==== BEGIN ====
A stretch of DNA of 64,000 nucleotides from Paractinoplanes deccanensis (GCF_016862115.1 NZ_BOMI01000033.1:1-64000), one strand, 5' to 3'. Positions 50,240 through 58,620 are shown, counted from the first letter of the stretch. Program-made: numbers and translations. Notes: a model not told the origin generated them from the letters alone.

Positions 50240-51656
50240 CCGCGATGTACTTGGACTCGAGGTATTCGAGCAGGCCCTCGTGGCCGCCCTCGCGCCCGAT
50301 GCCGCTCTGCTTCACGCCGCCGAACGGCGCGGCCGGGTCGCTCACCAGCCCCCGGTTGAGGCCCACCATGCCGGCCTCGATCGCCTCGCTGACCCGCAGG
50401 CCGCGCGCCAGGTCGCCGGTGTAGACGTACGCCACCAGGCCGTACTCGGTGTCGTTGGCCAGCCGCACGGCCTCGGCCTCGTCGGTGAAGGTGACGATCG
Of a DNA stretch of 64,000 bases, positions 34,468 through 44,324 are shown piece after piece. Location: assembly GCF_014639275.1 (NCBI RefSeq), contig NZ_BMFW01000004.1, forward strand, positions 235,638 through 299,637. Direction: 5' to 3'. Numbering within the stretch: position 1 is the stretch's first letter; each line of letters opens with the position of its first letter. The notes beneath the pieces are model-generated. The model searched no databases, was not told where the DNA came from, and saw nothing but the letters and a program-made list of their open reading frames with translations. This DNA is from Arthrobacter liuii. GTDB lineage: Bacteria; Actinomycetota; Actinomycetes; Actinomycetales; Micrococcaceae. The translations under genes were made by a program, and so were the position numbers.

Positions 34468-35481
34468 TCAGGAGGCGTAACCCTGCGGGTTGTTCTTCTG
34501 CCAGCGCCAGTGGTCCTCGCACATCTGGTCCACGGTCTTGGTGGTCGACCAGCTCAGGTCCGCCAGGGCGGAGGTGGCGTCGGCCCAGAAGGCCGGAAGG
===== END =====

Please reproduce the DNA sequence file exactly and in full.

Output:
A stretch of DNA of 64,000 nucleotides from Paractinoplanes deccanensis (GCF_016862115.1 NZ_BOMI01000033.1:1-64000), one strand, 5' to 3'. Positions 50,240 through 58,620 are shown, counted from the first letter of the stretch. Program-made: numbers and translations. Notes: a model not told the origin generated them from the letters alone.

Positions 50240-51656
50240 CCGCGATGTACTTGGACTCGAGGTATTCGAGCAGGCCCTCGTGGCCGCCCTCGCGCCCGAT
50301 GCCGCTCTGCTTCACGCCGCCGAACGGCGCGGCCGGGTCGCTCACCAGCCCCCGGTTGAGGCCCACCATGCCGGCCTCGATCGCCTCGCTGACCCGCAGG
50401 CCGCGCGCCAGGTCGCCGGTGTAGACGTACGCCACCAGGCCGTACTCGGTGTCGTTGGCCAGCCGCACGGCCTCGGCCTCGTCGGTGAAGGTGACGATCG
Of a DNA stretch of 64,000 bases, positions 34,468 through 44,324 are shown piece after piece. Location: assembly GCF_014639275.1 (NCBI RefSeq), contig NZ_BMFW01000004.1, forward strand, positions 235,638 through 299,637. Direction: 5' to 3'. Numbering within the stretch: position 1 is the stretch's first letter; each line of letters opens with the position of its first letter. The notes beneath the pieces are model-generated. The model searched no databases, was not told where the DNA came from, and saw nothing but the letters and a program-made list of their open reading frames with translations. This DNA is from Arthrobacter liuii. GTDB lineage: Bacteria; Actinomycetota; Actinomycetes; Actinomycetales; Micrococcaceae. The translations under genes were made by a program, and so were the position numbers.

Positions 34468-35481
34468 TCAGGAGGCGTAACCCTGCGGGTTGTTCTTCTG
34501 CCAGCGCCAGTGGTCCTCGCACATCTGGTCCACGGTCTTGGTGGTCGACCAGCTCAGGTCCGCCAGGGCGGAGGTGGCGTCGGCCCAGAAGGCCGGAAGG